Walter Frere

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The Right Reverend
Walter Frere
CR
Bishop of Truro
Church Church of England
Province Canterbury
Diocese Truro
In office 1923–1935
Predecessor Guy Warman
Successor Joseph Hunkin
Other posts Superior of the Community of the Resurrection (1902–1913 and 1916–1922)
Orders
Ordination 1889
Consecration 1 November 1923
Personal details
Born (1863-11-23)November 23, 1863[1]
Cambridge, England [2]
Died 2 April 1938(1938-04-02) (aged 74)
Mirfield, Yorkshire[3]
Buried Mirfield, Yorkshire[4]
Nationality British
Denomination Church of England
Alma mater Trinity College, Cambridge
Wells Theological College

Walter Howard Frere[5] CR[6] (1863–1938)[7] was a co-founder of the Anglican religious order the Community of the Resurrection, Mirfield,[8] and Bishop of Truro (1923[9]–1935).[10]

Biography[edit]

Frere was the younger son of Philip Howard Frere and his wife Emily, née Gipps. His siblings were Arthur, Ellen and Lucy. Lucy became the wife of Wilfred J. Barnes.[11] He was educated at Trinity College, Cambridge and Wells Theological College; and ordained in 1889.[12][13] His first post was as a curate at Stepney Parish Church. He was Examining Chaplain to the Bishop of Southwark from 1896[14] to 1909.[7]

Frere was twice Superior of the order 1902–1913 and 1916–1922, and returned to it after resigning the see of Truro. He was consecrated bishop in Westminster Abbey on 1 November 1923, and as he regarded membership of a religious order an obligation taking precedence over others, the bishop's palace became a branch house of the Community.[15]

Frere assisted the Indian Syro-Malankara church with the foundation of the Bethany religious order in 1919: however the dioceses forming this church were received into the Roman Catholic communion in 1930.

He was a member of the Anglican delegation to the Malines Conversations in the 1920s, and active in various other ecumenical projects including relations with the Russian Orthodox Church.[16] He was a noted liturgical historical scholar;[17] he was also a high churchman and a supporter of Catholic ideas.[18] In his early writings and addresses he emphasised the importance of spiritual life, and explained some of the liturgical revision which was then in preparation.[19]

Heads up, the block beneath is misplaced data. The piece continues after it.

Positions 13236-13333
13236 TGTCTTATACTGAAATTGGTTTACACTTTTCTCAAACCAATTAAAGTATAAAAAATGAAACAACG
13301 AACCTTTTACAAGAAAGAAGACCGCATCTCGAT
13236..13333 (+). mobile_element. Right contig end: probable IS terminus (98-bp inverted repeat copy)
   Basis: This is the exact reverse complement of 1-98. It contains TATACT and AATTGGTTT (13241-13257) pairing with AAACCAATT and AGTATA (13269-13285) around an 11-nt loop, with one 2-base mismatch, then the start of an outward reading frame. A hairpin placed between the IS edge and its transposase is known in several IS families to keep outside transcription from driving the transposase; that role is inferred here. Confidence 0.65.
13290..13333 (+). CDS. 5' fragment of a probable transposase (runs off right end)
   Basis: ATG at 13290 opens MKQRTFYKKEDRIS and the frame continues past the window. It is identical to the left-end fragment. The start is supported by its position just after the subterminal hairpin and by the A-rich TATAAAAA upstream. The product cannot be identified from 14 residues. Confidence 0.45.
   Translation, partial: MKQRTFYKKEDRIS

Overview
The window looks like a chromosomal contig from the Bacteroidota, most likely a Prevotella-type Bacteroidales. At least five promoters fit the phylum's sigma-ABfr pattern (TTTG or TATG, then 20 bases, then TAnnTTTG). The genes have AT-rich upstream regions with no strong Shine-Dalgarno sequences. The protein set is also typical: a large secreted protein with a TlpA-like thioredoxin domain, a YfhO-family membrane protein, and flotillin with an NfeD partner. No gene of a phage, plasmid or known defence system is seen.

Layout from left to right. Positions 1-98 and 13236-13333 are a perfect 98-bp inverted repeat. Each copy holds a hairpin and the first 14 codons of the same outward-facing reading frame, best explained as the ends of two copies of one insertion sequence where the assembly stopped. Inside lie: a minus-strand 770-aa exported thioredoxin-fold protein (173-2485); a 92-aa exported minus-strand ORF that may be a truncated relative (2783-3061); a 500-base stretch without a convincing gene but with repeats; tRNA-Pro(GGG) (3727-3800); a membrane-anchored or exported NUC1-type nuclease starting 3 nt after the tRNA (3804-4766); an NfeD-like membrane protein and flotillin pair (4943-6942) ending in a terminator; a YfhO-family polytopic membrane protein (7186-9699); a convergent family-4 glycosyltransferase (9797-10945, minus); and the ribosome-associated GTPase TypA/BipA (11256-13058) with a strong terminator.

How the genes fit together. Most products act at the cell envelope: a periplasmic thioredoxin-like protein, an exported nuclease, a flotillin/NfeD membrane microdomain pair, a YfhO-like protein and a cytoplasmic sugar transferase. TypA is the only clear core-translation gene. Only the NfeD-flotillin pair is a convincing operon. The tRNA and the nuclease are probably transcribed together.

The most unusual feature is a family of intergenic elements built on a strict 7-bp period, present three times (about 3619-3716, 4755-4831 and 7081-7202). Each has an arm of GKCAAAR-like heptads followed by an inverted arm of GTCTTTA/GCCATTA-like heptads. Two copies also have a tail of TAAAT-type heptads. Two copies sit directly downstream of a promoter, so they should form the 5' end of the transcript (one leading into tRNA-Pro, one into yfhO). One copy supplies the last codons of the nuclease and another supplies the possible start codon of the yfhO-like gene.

He played a major part in the proposed revision of the Church of England Book of Common Prayer in 1928,[20] which was later rejected by Parliament, and was responsible for the service book for the Guild of the Servants of the Sanctuary.

He died on 2 April 1938[21] and was buried at Mirfield.

Bibliography[edit]

  • Recollections of Malines, 1935. Concerning discussions with Cardinal Mercier, Old Catholic Archbishop.
  • A Collection of his Papers on Liturgical and Historical Subjects. Alcuin Club, 1940.
  • Correspondence on liturgical revision and construction. Alcuin Club, 1954.
  • The Use of Sarum. 2 vols. 1898 & 1901.
  • A New History of the Book of Common Prayer (based on F. Procter's earlier work). 1901.
  • The Principles of Religious Ceremonial. 1906.
  • Black Letter Saints' Days, 1938. Providing eucharistic propers for a selection of saints in the interim 1928 Prayer Book Calendar.[22]

Notes[edit]

  1. ^ Gordon-Taylor, Benjamin & Stepping, Nicolas CR (ed.) Walter Frere - Scholar, Monk, Bishop. Canterbury Press. 2011; p. 2
  2. ^ Gordon-Taylor, p. 2
  3. ^ Gordon-Taylor, p. 2
  4. ^ Gordon-Taylor, p. 2
  5. ^ NPG details
  6. ^ Gordon-Taylor, Benjamin & Stepping, Nicolas CR (ed.) Walter Frere - Scholar, Monk, Bishop. Canterbury Press. 2011
  7. ^ a b Green, Humphrey B. (2008) [2004]. "Frere, Walter Howard". Oxford Dictionary of National Biography (online ed.). Oxford University Press. doi:10.1093/ref:odnb/33274.  (Subscription or UK public library membership required.)
  8. ^ Walter Howard Frere, Bishop of Truro: a memoir, ed. C. S. Phillips. 1947
  9. ^ New Bishop Of Truro. The Times (London, England), Wednesday, Oct 03, 1923; pg. 12; Issue 43462.
  10. ^ ‘FRERE, Rt Rev. Walter Howard’, Who Was Who, A & C Black, an imprint of Bloomsbury Publishing plc, 1920–2015; online edn, Oxford University Press, 2014 ; online edn, April 2014 accessed 11 June 2015
  11. ^ Phillips (1947), pp. 14-16, 214
  12. ^ Crockford's Clerical Directory 1929/30 p 1311
  13. ^ "Frere, Walter Howard (FRR881WH)". A Cambridge Alumni Database. University of Cambridge. 
  14. ^ Multiple News Items . The Morning Post (London, England), Wednesday, December 23, 1896; pg. 3; Issue 38859
  15. ^ Royal Historical Society biographical index entry
  16. ^ Oxford Dictionary of the Christian Church, ed. F. L. Cross. O.U.P., 1957.
  17. ^ Walter Howard Frere in Project Canterbury
  18. ^ Brown, H. M. (1976) A Century for Cornwall. Truro: Blackford; p. 88
  19. ^ Brown, H. M. (1976) A Century for Cornwall. Truro: Blackford; p. 89
  20. ^ Frere: ecumenist, feminist, socialist by Alan Wilkinson, article in Church Times
  21. ^ Dr. W. H. Frere. The Times (London, England), Monday, Apr 04, 1938; pg. 16; Issue 47960.
  22. ^ British Library website accessed 16:0GMT 11 June 2015
Church of England titles
Preceded by
Guy Warman
Bishop of Truro
1923–1935
Succeeded by
Joseph Hunkin